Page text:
fire escape interlude
IKEA is king in the disposable, consumer society. Flat-packed pieces, complete with a single allen wrench and illustrated instructions, swiftly spread Swedish minimalism across the globe. It’s shiny and cheap and feeds us as our appetite for a better future (and meatballs) grows. It is specifically designed for the transitional phases in life: college dorm room desks and shower caddies, first studio apartment futons, baby cribs, tiny bunk beds… Trips to the homeware superstore mark a new chapter in life, and subsequently a new dumpster filled with plastic, particle board, and chipped veneer.
It seemed appropriate that a pigeon chose to lay eggs in an empty IKEA bucket that I forgot out on my fire escape. She threw a few twigs in the bottom and voila -- a sheltered space that would suffice for a few weeks. Pigeon rearing is an extremely temporary process, which is part of the reason you never see baby pigeons amongst the flocks fighting over bread crumbs in city squares. The eggs hatch in 18 days, and the pigeons are fully grown and ready to leave the nest only 30 days after that.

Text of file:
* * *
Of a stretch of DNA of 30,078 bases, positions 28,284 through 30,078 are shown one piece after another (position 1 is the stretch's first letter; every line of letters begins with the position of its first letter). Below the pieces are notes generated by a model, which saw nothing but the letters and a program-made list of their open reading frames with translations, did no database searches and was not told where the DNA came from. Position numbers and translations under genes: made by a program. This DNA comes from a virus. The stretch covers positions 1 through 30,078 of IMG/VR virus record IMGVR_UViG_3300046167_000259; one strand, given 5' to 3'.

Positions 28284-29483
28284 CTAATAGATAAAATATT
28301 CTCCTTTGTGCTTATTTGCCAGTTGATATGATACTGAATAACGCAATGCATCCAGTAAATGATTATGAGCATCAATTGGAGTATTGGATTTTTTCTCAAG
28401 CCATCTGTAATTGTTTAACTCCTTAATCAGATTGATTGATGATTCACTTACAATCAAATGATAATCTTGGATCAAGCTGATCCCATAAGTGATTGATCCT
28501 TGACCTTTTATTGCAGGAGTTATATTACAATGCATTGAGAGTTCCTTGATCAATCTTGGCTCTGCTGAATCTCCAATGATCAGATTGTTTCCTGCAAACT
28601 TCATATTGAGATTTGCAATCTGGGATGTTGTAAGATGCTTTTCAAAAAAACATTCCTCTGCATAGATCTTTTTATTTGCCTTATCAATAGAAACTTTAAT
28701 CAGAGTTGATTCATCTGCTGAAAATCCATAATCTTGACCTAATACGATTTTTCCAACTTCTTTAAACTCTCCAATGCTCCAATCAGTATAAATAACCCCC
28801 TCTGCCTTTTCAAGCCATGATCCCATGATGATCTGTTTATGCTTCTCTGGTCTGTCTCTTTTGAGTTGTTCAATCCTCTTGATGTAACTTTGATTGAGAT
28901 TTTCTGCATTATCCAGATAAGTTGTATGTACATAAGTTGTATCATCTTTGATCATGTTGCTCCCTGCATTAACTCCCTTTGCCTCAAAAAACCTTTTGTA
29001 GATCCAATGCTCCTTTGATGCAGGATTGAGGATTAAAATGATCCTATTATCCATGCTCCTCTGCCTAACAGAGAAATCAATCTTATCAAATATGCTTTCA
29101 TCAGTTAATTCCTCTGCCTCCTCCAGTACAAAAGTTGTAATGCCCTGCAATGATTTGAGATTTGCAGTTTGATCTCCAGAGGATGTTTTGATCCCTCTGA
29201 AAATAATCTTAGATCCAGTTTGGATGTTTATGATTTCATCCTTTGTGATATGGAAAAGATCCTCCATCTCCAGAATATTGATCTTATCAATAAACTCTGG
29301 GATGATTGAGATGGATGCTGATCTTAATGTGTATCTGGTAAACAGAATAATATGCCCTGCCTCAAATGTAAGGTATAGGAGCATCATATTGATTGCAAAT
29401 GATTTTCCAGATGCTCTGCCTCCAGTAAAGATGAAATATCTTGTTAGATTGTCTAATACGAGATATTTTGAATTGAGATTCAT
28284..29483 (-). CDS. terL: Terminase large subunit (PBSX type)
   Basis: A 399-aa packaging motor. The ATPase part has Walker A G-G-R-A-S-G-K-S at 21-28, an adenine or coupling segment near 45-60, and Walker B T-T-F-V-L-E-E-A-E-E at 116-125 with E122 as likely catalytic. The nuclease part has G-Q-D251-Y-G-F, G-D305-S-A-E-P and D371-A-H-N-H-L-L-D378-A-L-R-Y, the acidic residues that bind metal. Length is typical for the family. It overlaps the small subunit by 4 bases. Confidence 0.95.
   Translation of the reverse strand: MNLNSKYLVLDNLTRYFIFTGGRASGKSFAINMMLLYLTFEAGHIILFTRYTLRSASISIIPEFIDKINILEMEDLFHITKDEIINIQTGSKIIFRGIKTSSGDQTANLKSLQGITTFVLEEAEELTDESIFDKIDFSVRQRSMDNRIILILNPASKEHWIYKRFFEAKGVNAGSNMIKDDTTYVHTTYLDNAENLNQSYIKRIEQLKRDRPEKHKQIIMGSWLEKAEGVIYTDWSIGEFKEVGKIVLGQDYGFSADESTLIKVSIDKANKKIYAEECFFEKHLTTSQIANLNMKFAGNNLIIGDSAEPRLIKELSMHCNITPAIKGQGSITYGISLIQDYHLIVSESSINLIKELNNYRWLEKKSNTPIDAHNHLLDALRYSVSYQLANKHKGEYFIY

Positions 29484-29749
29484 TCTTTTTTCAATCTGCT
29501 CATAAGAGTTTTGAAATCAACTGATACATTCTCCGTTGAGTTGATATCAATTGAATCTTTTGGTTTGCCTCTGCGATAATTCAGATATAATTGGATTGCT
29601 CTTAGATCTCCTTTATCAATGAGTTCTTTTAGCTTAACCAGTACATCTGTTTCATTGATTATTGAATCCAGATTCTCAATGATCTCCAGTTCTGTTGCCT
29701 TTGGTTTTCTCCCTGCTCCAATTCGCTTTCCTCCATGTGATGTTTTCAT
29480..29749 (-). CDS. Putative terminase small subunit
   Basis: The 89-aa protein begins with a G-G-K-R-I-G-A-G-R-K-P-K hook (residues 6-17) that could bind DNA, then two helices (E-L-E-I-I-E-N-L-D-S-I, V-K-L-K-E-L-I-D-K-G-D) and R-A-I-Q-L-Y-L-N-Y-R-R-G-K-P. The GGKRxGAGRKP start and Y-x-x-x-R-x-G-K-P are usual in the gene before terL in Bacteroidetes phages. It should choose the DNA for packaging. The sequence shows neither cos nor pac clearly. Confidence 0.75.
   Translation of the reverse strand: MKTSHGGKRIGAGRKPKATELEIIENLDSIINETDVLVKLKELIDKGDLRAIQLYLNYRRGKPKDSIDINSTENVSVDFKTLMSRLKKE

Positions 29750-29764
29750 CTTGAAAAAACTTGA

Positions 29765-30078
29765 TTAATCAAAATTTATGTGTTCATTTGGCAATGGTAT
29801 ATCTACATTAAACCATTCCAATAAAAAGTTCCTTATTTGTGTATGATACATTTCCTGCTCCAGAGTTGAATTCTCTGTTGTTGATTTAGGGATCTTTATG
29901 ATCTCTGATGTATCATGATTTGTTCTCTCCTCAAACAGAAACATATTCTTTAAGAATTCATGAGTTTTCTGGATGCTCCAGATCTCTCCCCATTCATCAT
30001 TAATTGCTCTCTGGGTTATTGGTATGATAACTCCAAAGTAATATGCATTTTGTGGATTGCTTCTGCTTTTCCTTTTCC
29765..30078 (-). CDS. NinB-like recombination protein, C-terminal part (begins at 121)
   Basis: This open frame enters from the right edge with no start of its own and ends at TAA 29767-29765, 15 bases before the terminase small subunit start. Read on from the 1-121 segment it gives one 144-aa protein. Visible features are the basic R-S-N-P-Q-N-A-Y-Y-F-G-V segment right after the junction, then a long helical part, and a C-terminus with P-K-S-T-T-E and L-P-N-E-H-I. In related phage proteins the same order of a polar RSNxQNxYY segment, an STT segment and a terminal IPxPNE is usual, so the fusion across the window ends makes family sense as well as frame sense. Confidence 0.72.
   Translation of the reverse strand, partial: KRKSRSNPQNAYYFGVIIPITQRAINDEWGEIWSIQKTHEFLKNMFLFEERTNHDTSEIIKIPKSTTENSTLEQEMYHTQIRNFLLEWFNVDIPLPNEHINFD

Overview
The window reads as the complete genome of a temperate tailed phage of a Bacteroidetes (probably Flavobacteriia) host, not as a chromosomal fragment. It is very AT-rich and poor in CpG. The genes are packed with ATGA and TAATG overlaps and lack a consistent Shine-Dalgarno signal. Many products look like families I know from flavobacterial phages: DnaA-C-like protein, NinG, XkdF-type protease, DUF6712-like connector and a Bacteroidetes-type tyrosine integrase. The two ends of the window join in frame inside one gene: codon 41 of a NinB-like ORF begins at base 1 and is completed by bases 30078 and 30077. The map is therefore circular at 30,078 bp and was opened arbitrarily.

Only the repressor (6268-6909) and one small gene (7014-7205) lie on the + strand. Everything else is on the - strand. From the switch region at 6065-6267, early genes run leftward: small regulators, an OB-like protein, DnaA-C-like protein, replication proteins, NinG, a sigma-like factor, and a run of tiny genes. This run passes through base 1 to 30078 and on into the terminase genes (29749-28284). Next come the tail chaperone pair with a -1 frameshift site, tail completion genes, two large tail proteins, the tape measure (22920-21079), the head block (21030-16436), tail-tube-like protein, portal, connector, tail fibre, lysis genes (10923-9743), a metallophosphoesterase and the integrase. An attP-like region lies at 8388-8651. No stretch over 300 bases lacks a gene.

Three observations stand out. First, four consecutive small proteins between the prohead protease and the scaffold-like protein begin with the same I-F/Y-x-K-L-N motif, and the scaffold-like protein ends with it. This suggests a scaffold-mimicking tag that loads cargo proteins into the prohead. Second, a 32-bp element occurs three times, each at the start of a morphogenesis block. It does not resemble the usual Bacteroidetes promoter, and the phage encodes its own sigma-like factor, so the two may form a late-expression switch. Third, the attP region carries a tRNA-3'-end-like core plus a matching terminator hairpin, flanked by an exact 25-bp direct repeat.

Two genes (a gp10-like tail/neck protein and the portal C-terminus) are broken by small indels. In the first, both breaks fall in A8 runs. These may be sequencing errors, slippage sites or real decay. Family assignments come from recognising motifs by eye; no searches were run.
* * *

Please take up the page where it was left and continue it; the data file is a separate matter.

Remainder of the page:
I was thrilled. As a rule-breaking patron of my fire escape, I had a front-row seat to the brief and mysterious life cycle of the majestic rock dove. Each morning and evening I climbed through the window to take a peek on their progress. Mom and dad (both sexes help in feeding and sheltering the babies) were weary of my human presence and would fly across the courtyard, keeping a piercing eye trained on me as I snapped a few pictures. I put out bowls of seed and water, but they never accepted my offerings. Nonetheless, the babies grew rapidly, doubling in size in only a few days. They were yellow and pink and the stretched skin over their eyes was milky blue, their bodies transforming from spiky blobs into characters from a children’s book.
And then, on the evening of the fifth day, I peeked in and only saw stillness. The baby birds were nestled together, but there was no vibrating energy of life. Their muscles no longer trembled as they gained strength, and their once-quivering heartbeats weren’t shaking their tiny chests. I climbed back inside, heavy with loss as the mother pigeon resumed her position in the bucket, sheltering her babies. She stayed for two more days before leaving her lifeless nest, which turned out to be more temporary than expected. But unlike IKEA dressers, these little pigeons did not end up in a dumpster. I buried them out in a secluded area of a public park, near to a small garden I secretly built last year, in an interspecies ceremony with humans and dogs and birds and bacteria and mosquitoes and trees and poison ivy, as the brief life of these little creatures became food and sustenance for other flora and fauna.